For many homeowners, 10W-40 engine oil is the go-to option when it comes time to change the oil in their lawn mower. As a medium viscosity engine oil, 10W-40 usually works just fine and is suitable for most mowing conditions. Of course, just because something works doesn’t mean that it’s operating at a peak performance level! Keep reading as we answer some popular questions we’ve seen passed around, such as:
- Is conventional or synthetic oil better?
- Should I change oils depending on the season?
- Can I use automotive oil in my lawn mower?
Fortunately, picking out the best oil for your mower doesn’t have to be challenging, and with a little know-how, it won’t be! Since Kawasaki engines are fairly popular across a wide variety of lawn mower brands, let’s begin our journey with a quick look at their recommendations.
The Best Oil for Lawn Mowers With Kawasaki Engines
As previously mentioned, 10W-40 is a popular choice: even Kawasaki themselves recommend it in certain situations! However, depending on the operating conditions, Kawasaki suggests using different oils. For sub-zero temperatures, SAE 5W-20 is the company’s recommended oil. From the low temperature of -10° F to a high of 86° F, 10W-30 works well.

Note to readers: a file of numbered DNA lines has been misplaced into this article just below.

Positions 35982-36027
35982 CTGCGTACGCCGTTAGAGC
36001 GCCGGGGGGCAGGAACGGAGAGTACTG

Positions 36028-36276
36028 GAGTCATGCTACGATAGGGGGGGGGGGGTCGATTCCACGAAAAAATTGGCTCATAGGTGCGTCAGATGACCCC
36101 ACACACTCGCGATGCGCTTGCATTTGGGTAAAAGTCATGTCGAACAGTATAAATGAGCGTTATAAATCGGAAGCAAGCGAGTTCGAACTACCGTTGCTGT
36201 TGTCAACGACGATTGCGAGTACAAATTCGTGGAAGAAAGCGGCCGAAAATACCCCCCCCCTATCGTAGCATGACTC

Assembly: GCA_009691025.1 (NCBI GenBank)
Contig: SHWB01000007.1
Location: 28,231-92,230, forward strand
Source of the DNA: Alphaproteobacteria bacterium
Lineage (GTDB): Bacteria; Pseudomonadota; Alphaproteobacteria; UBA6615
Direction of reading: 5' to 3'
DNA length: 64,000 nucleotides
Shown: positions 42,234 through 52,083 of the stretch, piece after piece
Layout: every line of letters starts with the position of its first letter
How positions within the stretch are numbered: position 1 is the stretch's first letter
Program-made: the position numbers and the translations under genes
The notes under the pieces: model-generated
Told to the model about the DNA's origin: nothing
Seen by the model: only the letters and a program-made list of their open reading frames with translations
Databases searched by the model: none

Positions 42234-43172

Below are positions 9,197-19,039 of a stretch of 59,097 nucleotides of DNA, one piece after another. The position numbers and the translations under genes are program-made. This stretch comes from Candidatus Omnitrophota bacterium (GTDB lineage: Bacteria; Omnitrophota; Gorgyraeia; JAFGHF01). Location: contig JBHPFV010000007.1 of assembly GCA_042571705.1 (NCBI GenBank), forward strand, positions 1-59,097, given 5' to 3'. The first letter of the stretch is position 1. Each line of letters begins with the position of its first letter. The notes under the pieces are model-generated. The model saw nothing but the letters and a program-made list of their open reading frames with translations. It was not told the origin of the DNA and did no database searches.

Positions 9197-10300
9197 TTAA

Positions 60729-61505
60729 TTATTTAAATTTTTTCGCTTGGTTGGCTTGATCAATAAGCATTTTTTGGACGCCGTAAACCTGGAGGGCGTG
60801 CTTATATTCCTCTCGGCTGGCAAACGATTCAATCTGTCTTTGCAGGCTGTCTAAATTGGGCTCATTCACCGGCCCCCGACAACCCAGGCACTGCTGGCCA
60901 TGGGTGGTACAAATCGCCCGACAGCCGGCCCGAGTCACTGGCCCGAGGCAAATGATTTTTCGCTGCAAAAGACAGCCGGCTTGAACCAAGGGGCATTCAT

Similar to 10W-30, 10W-40 also works in temperatures as low as -10° F, but is effective in temperatures up to 104° F! For even hotter climates, SAE 20W-50 offers peak performance, reliably lubricating your engine in temperatures in excess of 110° F. However, those who live in a climate where temperatures stay between 50° to 90° F may also use SAE 30 engine oil as well.
Although many consumers still prefer to use conventional motor oil, it’s also possible to use synthetic oil in a Kawaski mower engine. Synthetic oil handles higher temperatures better, whereas conventional motor oil will begin to break down after 240°F. Naturally, synthetic oil is more expensive than conventional motor oil, but the tradeoff is a longer waiting period between oil changes. However, if the mower you’re using isn’t running a Kawasaki engine, then you should check the owner’s manual before making the switch.
As you can see, there really isn’t any single “best oil” you should use for your Kawasaki engine. Ultimately, the optimal choice is dependent upon your operating conditions (i.e.ambient air temperature). This means that while one oil might be suitable for summer, you may need to switch come wintertime. While all of these oils will likely heat up far past 100° F inside the motor, it’s the external temperature that will have the most noticeable effect on the performance and longevity of your engine.
Using oil in conditions below its recommended operating temperatures can make it harder for your engine to start up; using it above can damage your motor! By choosing an engine oil that’s matched to your operating conditions, you’ll be optimizing your engine for long-term use and high performance.
Can I Use 10W40 Oil in My Lawn Mower?
Yes, you certainly can! As mentioned above, 10W-40 is suitable for most operating conditions. However, you may find yourself wondering if your automobile’s engine oil will work for your lawn mower engine. Does using mower-specific oil really matter? Well, yes and no.